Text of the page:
A building approaching net zero-energy use may be called a near-zero energy building or ultra-low energy house. Buildings that produce a surplus of energy during a portion of the year may be known as energy-plus buildings.

If the building is located in an area that requires heating or cooling throughout parts of the year, it is easier to achieve net zero-energy consumption when the available living space is kept small.


Despite sharing the name zero energy building, there are several definitions of what ZEB means in practice, with a particular difference in usage between North America and Europe.[3]

Net zero site energy use
In this type of ZEB, the amount of energy provided by on-site renewable energy sources is equal to the amount of energy used by the building. In the United States, “zero energy building” generally refers to this type of building.
Net zero source energy use
This ZEB generates the same amount of energy as is used, including the energy used to transport the energy to the building. This type accounts for losses during electricity transmission. These ZEBs must generate more electricity than net zero site energy buildings.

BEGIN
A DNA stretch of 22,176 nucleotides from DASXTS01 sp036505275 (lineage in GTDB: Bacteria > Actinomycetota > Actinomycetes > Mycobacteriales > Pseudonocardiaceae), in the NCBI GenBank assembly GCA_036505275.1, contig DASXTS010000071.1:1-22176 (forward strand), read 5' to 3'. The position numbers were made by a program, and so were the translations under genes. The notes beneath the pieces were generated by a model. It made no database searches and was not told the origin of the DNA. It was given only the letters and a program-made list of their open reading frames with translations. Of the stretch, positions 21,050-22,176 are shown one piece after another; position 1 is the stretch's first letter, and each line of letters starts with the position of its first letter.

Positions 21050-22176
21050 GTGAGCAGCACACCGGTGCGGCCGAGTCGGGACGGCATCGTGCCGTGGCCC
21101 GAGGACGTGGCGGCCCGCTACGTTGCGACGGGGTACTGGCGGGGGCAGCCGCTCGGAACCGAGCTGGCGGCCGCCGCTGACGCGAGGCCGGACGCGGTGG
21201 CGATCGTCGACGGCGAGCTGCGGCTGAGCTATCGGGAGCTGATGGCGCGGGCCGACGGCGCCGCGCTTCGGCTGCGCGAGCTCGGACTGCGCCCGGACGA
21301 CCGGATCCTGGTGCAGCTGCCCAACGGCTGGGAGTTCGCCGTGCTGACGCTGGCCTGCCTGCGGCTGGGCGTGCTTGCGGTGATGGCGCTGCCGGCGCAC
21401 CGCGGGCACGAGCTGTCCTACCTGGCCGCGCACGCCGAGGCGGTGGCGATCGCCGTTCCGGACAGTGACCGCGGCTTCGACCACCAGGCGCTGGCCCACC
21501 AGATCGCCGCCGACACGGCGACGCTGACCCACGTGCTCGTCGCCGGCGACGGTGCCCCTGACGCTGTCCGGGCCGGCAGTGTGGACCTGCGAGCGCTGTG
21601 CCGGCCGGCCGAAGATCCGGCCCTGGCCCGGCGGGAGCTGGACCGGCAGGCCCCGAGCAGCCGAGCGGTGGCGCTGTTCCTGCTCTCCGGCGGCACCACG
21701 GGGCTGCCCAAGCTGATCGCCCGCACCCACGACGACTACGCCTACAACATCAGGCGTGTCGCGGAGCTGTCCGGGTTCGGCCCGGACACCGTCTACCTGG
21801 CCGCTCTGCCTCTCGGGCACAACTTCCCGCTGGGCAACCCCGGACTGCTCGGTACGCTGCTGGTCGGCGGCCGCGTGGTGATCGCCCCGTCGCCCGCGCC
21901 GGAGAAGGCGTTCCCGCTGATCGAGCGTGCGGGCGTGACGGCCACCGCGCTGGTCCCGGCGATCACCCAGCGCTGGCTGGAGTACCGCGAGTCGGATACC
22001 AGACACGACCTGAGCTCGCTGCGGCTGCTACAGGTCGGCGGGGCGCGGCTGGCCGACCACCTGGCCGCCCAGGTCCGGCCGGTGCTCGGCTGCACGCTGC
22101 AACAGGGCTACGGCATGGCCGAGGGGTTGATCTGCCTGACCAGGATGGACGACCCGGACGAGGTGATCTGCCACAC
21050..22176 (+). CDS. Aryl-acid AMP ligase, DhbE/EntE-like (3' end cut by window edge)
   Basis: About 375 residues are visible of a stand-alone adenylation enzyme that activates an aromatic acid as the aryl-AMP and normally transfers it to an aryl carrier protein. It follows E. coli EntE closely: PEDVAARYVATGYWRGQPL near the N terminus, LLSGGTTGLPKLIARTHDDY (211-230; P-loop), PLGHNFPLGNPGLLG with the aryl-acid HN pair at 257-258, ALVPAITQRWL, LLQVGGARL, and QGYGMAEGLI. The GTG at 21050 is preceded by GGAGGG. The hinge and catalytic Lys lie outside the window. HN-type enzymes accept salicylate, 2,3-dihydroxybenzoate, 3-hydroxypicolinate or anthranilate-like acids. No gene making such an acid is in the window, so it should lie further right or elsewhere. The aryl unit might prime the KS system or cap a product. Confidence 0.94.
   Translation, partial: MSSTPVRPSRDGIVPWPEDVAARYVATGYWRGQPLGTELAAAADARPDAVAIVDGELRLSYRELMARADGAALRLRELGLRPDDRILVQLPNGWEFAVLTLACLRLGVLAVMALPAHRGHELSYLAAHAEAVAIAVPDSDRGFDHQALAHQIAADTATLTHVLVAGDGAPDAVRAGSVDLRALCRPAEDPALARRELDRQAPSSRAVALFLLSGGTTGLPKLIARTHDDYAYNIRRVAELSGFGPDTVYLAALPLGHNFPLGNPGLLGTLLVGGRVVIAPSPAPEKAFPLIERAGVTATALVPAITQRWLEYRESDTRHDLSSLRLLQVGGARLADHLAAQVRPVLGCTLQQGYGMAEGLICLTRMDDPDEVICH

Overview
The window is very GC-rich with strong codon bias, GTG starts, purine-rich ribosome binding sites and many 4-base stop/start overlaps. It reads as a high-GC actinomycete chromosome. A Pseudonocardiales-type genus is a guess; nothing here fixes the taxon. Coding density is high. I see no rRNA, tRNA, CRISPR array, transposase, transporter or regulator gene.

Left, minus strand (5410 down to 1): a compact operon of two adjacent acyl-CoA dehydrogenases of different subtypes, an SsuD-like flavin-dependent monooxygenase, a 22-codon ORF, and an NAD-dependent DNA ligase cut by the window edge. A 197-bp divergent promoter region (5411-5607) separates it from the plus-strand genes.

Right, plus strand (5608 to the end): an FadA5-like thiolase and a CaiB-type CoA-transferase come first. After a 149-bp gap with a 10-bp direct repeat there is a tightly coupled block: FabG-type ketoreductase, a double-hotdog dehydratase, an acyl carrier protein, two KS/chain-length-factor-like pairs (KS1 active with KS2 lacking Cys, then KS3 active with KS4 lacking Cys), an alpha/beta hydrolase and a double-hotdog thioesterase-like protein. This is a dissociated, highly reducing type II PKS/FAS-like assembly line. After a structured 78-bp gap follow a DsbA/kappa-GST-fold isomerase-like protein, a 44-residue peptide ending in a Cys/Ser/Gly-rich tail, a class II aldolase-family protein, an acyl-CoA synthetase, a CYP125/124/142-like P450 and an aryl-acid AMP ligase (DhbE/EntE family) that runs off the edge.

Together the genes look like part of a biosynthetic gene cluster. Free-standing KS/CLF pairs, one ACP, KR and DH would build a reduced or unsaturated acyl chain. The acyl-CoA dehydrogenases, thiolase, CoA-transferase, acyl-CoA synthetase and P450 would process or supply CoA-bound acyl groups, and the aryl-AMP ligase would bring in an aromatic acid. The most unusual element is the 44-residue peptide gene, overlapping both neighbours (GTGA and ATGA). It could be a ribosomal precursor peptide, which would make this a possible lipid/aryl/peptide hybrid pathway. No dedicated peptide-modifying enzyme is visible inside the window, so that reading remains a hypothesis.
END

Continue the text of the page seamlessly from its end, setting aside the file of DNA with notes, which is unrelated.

Net zero energy emissions
Outside the United States and Canada, a ZEB is generally defined as one with zero net energy emissions, also known as a zero carbon building or zero emissions building. Under this definition the carbon emissions generated from on-site or off-site fossil fuel use are balanced by the amount of on-site renewable energy production. Other definitions include not only the carbon emissions generated by the building in use, but also those generated in the construction of the building and the embodied energy of the structure. Others debate whether the carbon emissions of commuting to and from the building should also be included in the calculation.
Net zero cost
In this type of building, the cost of purchasing energy is balanced by income from sales of electricity to the grid of electricity generated on-site. Such a status depends on how a utility credits net electricity generation and the utility rate structure the building uses.
Net off-site zero energy use
A building may be considered a ZEB if 100% of the energy it purchases comes from renewable energy sources, even if the energy is generated off the site.
Off-the-grid buildings are stand-alone ZEBs that are not connected to an off-site energy utility facility. They require distributed renewable energy generation and energy storage capability (for when the sun is not shining, wind is not blowing, etc). An energy autarkic house is a building concept where the balance of the own energy consumption and production can be made on an hourly or even smaller basis. Energy autarkic houses can be taken off-the-grid.